Tennis: Coach Mhairi commits to Commonwealth dream

EDINBURGH tennis coach Mhairi Brown is returning to competitive professional play on Monday with a place in Scotland's first-ever Commonwealth Games team very much her goal.

Tennis makes its debut in the programme for Delhi (4-10 October) and, in a further boost to Scottish hopes, Elena Baltacha, who finished 2009 in a career high 87 on the WTA's women's world rankings, has confirmed to the Evening News her intention to take part. For Brown that could be a chance to rekindle happy memories of partnering Baltacha in the doubles event when the Commonwealth Youth Games were inaugurated in Edinburgh in 2000.

First, though, comes the need to gather ranking points that would make her eligible and that means a trip along the M8 to the AEGON Pro-Series Futures tournament being held in Glasgow next week where she has been given a wild card entry. Edinburgh prospect Emma Devine is also playing on a wild card as he stakes her initial steps into the senior ranks.

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So far as Brown, 27, is concerned the early weeks of 2010 will be highly intense as she balances competition alongside work as Craiglockhart's Head of Junior Performance with coaching on behalf of Tennis Scotland, as well as organising freelance fitness training classes.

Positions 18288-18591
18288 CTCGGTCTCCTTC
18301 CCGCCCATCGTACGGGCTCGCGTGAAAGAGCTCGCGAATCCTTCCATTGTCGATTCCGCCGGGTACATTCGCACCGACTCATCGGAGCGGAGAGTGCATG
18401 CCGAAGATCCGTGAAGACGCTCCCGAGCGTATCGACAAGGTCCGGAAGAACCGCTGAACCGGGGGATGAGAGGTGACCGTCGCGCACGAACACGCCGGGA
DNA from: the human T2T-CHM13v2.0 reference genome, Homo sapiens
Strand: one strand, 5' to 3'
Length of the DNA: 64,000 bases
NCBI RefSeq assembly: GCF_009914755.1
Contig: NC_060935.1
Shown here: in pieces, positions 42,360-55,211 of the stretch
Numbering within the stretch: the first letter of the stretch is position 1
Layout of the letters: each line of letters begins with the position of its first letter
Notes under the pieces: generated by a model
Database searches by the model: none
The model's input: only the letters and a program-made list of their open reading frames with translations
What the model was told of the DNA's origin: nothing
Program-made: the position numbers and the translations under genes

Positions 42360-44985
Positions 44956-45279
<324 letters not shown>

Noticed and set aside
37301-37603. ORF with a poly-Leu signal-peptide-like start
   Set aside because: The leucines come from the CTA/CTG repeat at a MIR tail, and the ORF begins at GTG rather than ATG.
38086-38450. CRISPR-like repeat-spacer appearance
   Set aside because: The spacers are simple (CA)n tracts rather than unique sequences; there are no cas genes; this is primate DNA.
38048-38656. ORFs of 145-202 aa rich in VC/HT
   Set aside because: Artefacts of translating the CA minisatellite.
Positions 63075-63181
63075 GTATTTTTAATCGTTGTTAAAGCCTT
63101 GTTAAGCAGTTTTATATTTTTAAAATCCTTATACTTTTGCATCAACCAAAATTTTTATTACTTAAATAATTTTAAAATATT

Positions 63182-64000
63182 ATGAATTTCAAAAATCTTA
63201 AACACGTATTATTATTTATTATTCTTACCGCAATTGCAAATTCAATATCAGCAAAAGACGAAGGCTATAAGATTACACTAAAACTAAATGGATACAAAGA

"It was only a fortnight before Christmas that (national coach) Elinore Lightbody mentioned to me that I might consider trying to qualify for Scotland's Commonwealth Games team, " said Brown. "The more I thought about the prospect the more the idea appealed having been part of the Youth Games in a team that included Elana."

Scottish No.1 Baltacha, currently competing in New Zealand, said today: "I know Mhairi very well. We used to compete against each other as juniors ... a very long time ago.

"I'm so looking forward to being part of such a special event as the Commonwealth Games. It will be a privilege to represent Scotland and hopefully I can do everyone proud. It would also be fantastic to play alongside Mhairi."

Brown, a former Arizona State University player who had entered the world rankings before crossing the Atlantic to further her tennis career, added: "I would have been gutted if I didn't give it my best shot to try to get to the Games. The more I considered the prospect the more I said to myself 'why not?'.

"I'm juggling my plans and my immediate schedule includes the Scottish Open at Scotstoun, Glasgow, later in January as well as a tournament in Wrexham."

Brown, along with the rest of Scotland's tennis community, is waiting to learn if the Commonwealth Games will see Andy Murray competing under the Saltire, but she recognises the pressure the world No.4 will face around that time.

"I hope Andy and (brother) Jamie play. But, from Andy's point of view, things have got to be sensible in terms of his professional schedule. The Beijing Olympics were a learning curve. He wanted to play and everyone wanted him to. It didn't work out."

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Murray found the proximity to the US Open and the start of the Masters series particularly demanding as he tried to fit the Olympics into his schedule but any likelihood of his availability for Scotland is certain to be a topic when tennis officials meet tomorrow to progress plans for the Delhi Games. Scotland have until 3 April to confirm the size of their team, which will include a maximum of three singles players in each event and two doubles teams.